Armistice Day war animals: Tributes to the forgotten heroes
When it comes to remembering the two world wars, animals are sometimes described as the "forgotten victims".
While they may not feature as prominently in Armistice Day services, that's not entirely true.
Since World War Two there's been a huge desire to recognise the role animals played in conflict. The Dickin medal, the equivalent of the military's Victoria Cross, was established in 1943 by the PDSA (People's Dispensary for Sick Animals), a charity that looks after injured animals.
There's even a purple poppy specifically to remember the animals who died. It can be worn alongside the more traditional red flower.
Horses, dogs and pigeons, this article remembers the animals who went to war.
Eight million horses and countless mules and donkeys died in World War One, according to the Animals In War Memorial charity.
Britain lost so many horses on the front line more had to be shipped in from North America. While most horses and mules were used to transport supplies, tens of thousands more were also used as cavalry and gun horses, carrying cannons.
By the time World War Two came round, so many horses had been killed that there simply weren't enough horses for British troops to rely on hooves.
Britain had to start using machines rather than animals.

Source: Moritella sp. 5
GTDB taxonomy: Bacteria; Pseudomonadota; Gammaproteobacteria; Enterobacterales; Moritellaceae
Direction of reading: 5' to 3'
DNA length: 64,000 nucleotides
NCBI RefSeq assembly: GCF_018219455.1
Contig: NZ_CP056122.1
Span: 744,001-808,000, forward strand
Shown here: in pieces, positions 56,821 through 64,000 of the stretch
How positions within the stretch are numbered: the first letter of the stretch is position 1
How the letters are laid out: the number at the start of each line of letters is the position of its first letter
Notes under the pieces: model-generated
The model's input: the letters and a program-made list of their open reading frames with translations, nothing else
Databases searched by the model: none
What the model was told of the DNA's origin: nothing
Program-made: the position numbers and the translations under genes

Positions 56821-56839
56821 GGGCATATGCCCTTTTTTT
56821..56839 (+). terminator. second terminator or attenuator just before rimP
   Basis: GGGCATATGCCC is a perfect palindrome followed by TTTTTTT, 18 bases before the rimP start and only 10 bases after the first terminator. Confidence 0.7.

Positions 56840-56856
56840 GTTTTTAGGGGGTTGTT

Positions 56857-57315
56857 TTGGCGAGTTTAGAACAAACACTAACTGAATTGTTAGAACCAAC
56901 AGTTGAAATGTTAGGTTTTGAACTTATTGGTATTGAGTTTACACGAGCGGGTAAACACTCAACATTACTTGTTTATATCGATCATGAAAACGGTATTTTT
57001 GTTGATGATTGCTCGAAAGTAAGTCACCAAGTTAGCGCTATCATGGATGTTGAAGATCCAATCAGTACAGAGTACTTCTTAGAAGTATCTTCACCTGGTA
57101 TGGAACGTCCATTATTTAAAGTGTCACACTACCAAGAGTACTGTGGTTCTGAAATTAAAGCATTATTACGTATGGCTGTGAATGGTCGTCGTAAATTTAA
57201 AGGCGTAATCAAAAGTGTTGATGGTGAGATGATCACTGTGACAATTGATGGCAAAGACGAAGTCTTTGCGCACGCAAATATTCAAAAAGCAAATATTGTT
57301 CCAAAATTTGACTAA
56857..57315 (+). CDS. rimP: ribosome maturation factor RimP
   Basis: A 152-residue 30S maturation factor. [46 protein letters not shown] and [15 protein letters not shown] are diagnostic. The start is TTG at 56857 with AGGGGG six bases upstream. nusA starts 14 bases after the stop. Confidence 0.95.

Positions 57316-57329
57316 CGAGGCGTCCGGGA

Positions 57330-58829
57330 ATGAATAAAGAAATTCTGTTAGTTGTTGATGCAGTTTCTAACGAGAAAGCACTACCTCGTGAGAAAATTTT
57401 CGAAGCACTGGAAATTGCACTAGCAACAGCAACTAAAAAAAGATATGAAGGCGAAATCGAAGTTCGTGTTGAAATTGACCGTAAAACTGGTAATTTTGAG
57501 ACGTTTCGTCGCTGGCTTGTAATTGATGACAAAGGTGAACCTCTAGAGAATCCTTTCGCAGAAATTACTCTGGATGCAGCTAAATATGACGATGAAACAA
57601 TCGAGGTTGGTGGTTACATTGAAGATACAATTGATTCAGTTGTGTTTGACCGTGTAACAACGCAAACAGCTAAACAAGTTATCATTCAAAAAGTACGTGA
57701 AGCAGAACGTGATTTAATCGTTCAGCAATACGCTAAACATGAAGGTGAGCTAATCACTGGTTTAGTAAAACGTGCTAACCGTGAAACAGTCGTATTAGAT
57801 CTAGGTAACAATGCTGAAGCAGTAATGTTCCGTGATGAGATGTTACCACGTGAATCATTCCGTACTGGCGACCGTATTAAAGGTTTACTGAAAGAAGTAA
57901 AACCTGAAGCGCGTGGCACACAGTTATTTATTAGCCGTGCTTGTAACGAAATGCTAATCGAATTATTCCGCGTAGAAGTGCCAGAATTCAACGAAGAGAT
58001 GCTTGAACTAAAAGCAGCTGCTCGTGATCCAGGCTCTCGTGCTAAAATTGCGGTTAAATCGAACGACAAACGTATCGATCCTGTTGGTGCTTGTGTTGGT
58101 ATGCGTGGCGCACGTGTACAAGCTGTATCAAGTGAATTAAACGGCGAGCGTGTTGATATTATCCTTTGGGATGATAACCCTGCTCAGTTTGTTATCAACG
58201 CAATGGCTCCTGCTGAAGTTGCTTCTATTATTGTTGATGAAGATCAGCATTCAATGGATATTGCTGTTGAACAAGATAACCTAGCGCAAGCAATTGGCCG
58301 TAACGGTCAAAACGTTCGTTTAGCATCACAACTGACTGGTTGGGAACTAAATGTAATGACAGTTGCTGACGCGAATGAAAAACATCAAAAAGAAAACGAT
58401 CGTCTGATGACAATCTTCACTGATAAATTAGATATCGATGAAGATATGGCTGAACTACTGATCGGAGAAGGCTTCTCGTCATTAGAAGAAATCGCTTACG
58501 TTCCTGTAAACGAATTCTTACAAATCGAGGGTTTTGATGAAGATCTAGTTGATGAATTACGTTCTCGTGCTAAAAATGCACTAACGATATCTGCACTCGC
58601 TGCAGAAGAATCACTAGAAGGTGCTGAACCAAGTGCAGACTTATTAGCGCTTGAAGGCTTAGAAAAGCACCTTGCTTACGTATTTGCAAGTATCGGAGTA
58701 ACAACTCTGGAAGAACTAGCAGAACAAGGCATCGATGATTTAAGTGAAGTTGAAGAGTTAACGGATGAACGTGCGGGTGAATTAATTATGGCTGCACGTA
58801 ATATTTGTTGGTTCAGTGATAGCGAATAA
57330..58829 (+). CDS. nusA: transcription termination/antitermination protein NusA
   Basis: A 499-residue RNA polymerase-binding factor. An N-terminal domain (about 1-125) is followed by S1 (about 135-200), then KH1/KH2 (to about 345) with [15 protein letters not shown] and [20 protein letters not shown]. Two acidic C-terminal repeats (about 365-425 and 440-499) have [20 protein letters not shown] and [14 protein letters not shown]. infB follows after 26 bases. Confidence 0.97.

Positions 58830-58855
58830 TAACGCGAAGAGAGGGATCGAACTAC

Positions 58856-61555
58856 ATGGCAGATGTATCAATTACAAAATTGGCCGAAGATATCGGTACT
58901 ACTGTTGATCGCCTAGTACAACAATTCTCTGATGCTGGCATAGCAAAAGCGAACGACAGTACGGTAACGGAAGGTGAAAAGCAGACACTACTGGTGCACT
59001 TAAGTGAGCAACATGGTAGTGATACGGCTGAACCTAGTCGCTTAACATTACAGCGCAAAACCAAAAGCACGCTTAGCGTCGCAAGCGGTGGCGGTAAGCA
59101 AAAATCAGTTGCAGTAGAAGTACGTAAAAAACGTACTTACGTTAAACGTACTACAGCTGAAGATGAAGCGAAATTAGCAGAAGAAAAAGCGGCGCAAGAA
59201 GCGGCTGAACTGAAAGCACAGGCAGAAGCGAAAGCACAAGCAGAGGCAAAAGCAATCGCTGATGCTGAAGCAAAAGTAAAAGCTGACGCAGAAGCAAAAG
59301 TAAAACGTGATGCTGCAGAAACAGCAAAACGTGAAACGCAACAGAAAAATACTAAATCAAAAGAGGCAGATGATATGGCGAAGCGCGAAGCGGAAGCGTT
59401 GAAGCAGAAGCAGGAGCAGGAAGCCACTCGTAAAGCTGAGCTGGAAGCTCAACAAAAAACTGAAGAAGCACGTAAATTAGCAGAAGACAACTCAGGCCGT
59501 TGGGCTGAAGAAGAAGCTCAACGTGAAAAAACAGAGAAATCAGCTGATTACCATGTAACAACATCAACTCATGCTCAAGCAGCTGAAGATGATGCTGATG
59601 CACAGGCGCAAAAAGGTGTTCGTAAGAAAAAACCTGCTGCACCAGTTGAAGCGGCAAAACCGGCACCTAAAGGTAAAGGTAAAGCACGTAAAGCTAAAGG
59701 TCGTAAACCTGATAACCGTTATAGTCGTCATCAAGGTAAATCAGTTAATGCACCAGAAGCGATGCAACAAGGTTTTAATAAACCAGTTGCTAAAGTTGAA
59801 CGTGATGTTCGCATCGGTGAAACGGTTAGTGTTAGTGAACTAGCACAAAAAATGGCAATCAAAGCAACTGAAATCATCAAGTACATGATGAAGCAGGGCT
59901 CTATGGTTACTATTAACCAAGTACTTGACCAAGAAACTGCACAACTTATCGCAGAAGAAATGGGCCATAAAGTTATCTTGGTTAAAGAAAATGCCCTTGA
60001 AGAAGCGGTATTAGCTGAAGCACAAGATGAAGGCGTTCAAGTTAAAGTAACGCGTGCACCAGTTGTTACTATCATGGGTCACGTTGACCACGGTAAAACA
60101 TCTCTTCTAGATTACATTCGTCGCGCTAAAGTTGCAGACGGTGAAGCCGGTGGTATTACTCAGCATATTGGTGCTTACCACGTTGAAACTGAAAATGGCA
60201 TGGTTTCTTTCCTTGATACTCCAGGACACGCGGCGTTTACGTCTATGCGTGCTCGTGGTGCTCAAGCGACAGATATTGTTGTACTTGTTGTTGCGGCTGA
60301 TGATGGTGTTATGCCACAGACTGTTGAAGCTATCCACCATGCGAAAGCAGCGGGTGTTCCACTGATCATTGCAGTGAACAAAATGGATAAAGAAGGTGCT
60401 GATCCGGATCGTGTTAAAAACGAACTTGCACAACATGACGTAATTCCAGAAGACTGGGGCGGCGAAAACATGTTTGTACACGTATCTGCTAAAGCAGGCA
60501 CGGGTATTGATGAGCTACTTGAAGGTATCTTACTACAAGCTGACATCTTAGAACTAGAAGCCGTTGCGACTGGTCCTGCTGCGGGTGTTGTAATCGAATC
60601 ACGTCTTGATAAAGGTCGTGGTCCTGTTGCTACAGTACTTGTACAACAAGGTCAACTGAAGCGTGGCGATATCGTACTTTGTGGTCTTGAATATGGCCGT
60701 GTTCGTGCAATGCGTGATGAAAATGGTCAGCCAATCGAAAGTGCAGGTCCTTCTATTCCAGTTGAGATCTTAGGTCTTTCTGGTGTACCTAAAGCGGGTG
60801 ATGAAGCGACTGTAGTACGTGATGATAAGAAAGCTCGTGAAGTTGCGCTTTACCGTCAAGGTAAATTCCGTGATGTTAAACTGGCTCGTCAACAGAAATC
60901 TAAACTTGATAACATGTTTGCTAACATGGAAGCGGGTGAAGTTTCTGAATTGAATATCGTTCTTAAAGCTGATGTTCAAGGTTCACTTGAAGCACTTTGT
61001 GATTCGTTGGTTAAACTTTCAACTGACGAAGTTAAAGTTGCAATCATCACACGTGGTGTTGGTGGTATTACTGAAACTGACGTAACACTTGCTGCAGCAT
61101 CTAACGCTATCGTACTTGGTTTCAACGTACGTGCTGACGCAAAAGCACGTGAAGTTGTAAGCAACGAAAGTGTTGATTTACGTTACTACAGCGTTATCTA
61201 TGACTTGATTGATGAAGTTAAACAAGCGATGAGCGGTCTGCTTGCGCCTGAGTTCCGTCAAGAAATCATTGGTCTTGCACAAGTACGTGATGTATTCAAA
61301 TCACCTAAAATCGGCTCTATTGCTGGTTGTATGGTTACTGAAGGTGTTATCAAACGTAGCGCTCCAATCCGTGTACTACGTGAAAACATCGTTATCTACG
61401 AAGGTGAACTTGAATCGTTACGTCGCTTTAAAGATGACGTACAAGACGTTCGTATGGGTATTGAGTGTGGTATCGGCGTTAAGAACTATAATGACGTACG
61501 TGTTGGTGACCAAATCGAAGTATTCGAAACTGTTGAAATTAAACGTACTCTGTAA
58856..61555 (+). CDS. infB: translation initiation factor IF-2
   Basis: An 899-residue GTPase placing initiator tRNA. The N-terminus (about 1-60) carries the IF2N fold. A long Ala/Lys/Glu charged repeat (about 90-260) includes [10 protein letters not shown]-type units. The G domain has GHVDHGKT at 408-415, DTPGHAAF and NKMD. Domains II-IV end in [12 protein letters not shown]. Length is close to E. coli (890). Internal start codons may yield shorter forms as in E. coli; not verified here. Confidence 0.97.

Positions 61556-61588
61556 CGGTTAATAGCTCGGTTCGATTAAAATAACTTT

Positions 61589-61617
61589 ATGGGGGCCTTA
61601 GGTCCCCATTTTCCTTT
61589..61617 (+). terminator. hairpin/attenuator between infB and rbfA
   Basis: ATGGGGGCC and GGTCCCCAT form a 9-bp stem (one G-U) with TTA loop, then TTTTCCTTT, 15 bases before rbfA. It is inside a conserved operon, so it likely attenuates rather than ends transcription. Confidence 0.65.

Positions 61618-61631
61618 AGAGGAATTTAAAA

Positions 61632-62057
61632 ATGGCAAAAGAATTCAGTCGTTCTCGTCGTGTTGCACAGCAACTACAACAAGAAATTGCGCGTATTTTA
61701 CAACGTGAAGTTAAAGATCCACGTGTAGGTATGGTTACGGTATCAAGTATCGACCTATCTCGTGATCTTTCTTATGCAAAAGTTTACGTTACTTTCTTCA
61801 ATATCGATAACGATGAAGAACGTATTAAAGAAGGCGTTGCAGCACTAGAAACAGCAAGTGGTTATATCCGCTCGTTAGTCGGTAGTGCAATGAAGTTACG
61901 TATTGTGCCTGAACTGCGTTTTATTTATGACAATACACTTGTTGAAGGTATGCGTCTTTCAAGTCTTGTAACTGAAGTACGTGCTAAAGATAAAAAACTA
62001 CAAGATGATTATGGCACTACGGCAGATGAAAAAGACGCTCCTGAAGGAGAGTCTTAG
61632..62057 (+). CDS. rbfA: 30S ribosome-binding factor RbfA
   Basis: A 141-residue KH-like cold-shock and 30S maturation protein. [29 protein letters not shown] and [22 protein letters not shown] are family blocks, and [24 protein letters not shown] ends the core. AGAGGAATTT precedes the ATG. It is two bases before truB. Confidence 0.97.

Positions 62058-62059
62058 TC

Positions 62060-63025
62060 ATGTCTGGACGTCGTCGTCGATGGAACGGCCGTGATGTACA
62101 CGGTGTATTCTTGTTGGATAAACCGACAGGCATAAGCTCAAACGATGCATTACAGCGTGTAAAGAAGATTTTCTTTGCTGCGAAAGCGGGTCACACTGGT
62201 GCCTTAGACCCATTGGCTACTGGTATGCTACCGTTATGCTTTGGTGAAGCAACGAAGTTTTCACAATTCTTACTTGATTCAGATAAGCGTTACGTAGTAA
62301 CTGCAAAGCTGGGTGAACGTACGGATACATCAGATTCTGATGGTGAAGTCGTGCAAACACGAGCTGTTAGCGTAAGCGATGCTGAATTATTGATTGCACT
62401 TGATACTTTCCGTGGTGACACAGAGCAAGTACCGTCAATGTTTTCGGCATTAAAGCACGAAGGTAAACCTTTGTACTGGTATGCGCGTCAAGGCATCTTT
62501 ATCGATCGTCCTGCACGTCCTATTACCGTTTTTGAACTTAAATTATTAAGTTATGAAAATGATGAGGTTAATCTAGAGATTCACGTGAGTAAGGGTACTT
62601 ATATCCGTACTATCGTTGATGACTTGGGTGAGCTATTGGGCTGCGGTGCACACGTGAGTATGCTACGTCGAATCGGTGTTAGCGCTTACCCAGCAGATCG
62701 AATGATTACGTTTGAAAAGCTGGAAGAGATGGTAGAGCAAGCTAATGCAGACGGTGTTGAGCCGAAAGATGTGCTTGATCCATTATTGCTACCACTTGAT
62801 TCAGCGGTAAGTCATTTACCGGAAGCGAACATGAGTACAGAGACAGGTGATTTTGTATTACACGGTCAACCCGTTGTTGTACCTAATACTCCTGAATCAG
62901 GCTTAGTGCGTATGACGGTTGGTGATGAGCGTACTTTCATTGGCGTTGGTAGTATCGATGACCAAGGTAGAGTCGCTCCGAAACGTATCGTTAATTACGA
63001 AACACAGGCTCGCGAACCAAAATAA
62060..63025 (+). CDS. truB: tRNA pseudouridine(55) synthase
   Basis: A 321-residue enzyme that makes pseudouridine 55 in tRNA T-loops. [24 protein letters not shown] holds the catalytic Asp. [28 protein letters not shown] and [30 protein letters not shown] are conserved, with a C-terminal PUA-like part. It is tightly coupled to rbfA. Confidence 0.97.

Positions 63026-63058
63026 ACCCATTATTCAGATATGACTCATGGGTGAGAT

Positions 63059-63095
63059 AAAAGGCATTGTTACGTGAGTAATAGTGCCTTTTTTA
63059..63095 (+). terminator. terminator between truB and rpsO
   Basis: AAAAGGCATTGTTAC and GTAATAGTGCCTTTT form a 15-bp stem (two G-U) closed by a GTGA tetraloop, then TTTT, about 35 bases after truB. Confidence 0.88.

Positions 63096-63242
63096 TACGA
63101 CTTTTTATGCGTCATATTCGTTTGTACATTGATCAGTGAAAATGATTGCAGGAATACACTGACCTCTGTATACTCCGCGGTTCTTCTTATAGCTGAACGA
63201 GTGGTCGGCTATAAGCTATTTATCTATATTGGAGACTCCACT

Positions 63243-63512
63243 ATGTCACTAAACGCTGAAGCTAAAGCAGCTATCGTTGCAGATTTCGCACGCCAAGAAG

While French armies opted for horse and motor power, Germany and the Soviet Union decided to still mainly employ horses, using millions between them.
Dogs too, have been remembered for their war work.
In World War One, Lt Col Edwin Hautenville Richardson trained Airedales to act as guard dogs, carry military messages and help find injured soldiers.
Wearing specially made gas masks they were even used by the Red Cross to help deliver medical supplies.
Up to 20,000 dogs were trained for front-line duties during World War One. Bloodhounds and German Shepherds were also used and citizens even offered up their pets for service.
Rob was one such dog. Until his owners Basil and Heather Bayne enlisted him in 1942, this collie was working on a farm in Shropshire. After making over 20 parachute descents in North Africa, he was awarded the Dickin Medal, which has "For Gallantry" and "We Also Serve" written across it.
Some regiments kept dogs as mascots, not for direct service, but to help lift the soldiers' spirits. Some soldiers even took their pets with them to war.
If you live in a city these days you might consider pigeons merely messy 'sky rats', but these birds are clever, fast, loyal and determined.
Around 300,000 pigeons served Britain in the two world wars, carrying vital messages. They became so important for delivering information, you could be imprisoned for six months or fined £100 (a lot more money at that time) if you hurt or killed one.
Cher Ami, French for dear friend, is perhaps the most famous war pigeon. She saved the lives of hundreds of soldiers during one battle by battling on and delivering her message, even though her leg was blown off and she was blinded in one eye by German fire.
Although she eventually died from her injuries, she was awarded the French Croix de Guerre or War Cross Medal with a palm Oak Leaf Cluster from the US for her service. She is now stuffed and on display at the Smithsonian museum.
Whether feathered or furry, it's clear these animals have played their part in helping humans.